So, as more and more plaque builds up in a person's mouth the bacteria that cause bad breath gain available living space and proliferate, thus increasing the level of odor causing compounds that escape with each breath that is exhaled.
What is the food source for the anaerobic bacteria that cause bad breath?
Most of the volitile sulfur compounds that cause bad breath are waste products created by anaerobic bacteria as they digest proteins. This means that as we consume food items such as meat and fish, the bacteria that live in our mouths are getting a meal too and subsequently producing the waste products that cause our bad breath.
Even without an obvious protein source, like just having eaten a cheeseburger, it's not hard for the anaerobic bacteria that live in our mouths to find a meal. There are always protein food sources floating around in our mouths such as dead skin cells or one of the many protein compounds found in saliva. And then also, especially for those who are not diligent with brushing and flossing, there is always the leftover food debris from yesterday's meal, and the meal before that, and the one before that….
High protein foods.
Meat, fish and seafood, eggs, and dairy foods (milk, cheeses, and yogurt) are all obvious examples of foods high in protein. Most of us get about two thirds of our needed protein from eating them. Other protein sources include cereal grains (and cereal grain products), nuts, and the seeds from pod bearing plants (peas, beans, and lentils). The ingredients found in many of our favorite deserts (especiallycakes and pies) can make these food items surprisingly high protein sources.
Where do the bacteria that cause bad breath live?
For most of us the bacteria that cause our bad breath live on the surface of our tongue. There can be, however, other locations (which are typically secondary in nature) that harbor these culprit bacteria as well.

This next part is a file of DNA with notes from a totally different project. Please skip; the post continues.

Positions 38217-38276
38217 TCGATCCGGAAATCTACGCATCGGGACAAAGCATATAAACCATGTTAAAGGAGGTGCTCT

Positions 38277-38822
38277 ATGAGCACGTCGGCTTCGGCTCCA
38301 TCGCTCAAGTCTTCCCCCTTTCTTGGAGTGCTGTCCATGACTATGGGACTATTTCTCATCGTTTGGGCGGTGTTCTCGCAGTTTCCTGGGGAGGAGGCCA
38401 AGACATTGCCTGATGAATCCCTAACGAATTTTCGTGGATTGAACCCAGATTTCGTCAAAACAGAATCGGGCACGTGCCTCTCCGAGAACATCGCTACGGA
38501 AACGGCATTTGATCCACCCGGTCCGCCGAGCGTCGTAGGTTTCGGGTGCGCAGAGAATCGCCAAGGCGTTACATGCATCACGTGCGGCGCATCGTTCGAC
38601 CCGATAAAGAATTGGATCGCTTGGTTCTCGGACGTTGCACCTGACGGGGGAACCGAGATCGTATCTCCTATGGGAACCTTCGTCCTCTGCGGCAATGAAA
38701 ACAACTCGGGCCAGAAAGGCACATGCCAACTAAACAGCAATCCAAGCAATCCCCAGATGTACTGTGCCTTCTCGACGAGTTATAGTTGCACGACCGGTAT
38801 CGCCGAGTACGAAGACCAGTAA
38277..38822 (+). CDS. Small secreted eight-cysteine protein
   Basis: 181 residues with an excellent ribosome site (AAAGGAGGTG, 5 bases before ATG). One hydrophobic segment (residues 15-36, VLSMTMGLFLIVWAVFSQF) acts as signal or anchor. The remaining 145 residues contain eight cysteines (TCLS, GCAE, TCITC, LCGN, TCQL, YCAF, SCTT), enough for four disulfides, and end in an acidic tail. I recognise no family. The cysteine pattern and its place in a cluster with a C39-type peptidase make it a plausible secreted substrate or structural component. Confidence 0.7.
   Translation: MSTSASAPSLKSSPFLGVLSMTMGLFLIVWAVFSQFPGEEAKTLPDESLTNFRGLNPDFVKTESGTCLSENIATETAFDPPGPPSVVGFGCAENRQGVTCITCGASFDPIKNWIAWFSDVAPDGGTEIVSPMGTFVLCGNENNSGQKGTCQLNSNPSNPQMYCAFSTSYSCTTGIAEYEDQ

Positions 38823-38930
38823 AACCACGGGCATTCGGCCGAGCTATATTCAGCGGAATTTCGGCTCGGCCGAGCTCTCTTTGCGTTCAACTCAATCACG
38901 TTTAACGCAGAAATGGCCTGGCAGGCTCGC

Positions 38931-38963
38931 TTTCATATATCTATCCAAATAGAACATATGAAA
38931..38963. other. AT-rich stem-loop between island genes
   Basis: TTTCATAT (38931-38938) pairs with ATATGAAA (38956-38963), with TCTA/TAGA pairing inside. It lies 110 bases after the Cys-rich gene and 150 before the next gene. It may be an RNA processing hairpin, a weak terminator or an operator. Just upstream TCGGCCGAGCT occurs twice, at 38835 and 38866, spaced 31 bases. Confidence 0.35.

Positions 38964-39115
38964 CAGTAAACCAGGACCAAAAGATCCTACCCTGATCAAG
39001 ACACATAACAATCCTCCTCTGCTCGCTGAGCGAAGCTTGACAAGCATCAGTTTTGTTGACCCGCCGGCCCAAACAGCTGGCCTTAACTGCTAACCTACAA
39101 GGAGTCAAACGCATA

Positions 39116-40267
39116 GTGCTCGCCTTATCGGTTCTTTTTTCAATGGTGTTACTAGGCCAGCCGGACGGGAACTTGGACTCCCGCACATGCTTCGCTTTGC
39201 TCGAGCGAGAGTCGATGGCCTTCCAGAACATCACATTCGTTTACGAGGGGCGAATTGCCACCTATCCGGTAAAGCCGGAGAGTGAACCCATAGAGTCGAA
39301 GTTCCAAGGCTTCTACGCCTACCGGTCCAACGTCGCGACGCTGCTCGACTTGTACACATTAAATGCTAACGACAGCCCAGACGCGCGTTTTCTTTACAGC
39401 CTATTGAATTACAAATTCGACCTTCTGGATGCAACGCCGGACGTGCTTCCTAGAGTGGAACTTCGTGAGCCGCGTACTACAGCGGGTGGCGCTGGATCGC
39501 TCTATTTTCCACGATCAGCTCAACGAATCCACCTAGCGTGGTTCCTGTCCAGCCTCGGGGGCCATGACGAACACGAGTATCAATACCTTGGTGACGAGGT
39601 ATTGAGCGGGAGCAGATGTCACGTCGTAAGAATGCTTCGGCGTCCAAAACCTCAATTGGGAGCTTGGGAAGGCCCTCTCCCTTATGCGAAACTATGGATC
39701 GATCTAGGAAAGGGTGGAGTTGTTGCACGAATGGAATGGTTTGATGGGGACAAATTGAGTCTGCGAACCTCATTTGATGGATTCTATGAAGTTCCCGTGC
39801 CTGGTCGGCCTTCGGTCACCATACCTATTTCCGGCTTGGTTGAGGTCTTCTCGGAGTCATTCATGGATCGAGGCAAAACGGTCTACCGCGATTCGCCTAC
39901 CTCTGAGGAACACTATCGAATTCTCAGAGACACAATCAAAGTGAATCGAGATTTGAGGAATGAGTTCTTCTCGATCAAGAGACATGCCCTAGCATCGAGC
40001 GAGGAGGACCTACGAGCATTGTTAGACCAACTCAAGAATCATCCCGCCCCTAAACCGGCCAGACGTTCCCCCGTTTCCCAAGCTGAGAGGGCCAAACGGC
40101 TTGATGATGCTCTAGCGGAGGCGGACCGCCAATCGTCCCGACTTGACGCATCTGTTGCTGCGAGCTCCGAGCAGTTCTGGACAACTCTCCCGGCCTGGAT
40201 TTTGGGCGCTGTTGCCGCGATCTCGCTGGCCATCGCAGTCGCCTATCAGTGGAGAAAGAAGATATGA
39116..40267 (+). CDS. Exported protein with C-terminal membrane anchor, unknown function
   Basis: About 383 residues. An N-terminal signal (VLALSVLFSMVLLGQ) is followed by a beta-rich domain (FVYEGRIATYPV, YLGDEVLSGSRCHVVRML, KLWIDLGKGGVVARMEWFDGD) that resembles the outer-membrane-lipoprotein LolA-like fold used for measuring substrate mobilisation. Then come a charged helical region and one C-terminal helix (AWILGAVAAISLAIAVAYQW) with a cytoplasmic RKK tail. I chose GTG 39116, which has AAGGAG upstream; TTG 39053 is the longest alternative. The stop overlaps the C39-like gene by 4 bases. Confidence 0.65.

Bad breath source: Bacteria that live on a person's tongue.
Think back to the breath testing experiments described at the beginning of this topic. While the smell emanating from the anterior portion of a person's tongue can be unpleasant, it usually it isn't the source of their breath problems. The most common odor-producing region of the tongue is the posterior (back) portion.
Go to a mirror, stick your tongue out and take a look at it. With many people, you can actually see a whitish coating on the tongue's surface. The further back (toward the throat) you look, the whiter this layer usually appears. This is dental plaque and it is chocked full of the types of anaerobic bacteria that cause bad breath.
The type of surface texture found on a person's tongue will influence the amount of coating that it tends to accumulate. People whose tongues are deeply grooved or furrowed will be more likely to accumulate a bacterial laden coating, as opposed to those who have a smoother tongue surface.
It only takes a coating that has a thickness of 0.1 to 0.2 millimeters (about the same thickness as a dollar bill) to provide an environment depleted of oxygen. This type of environment is referred to as "anaerobic" and it is precisely the type of environment in which the bacteria that cause bad breath will flourish.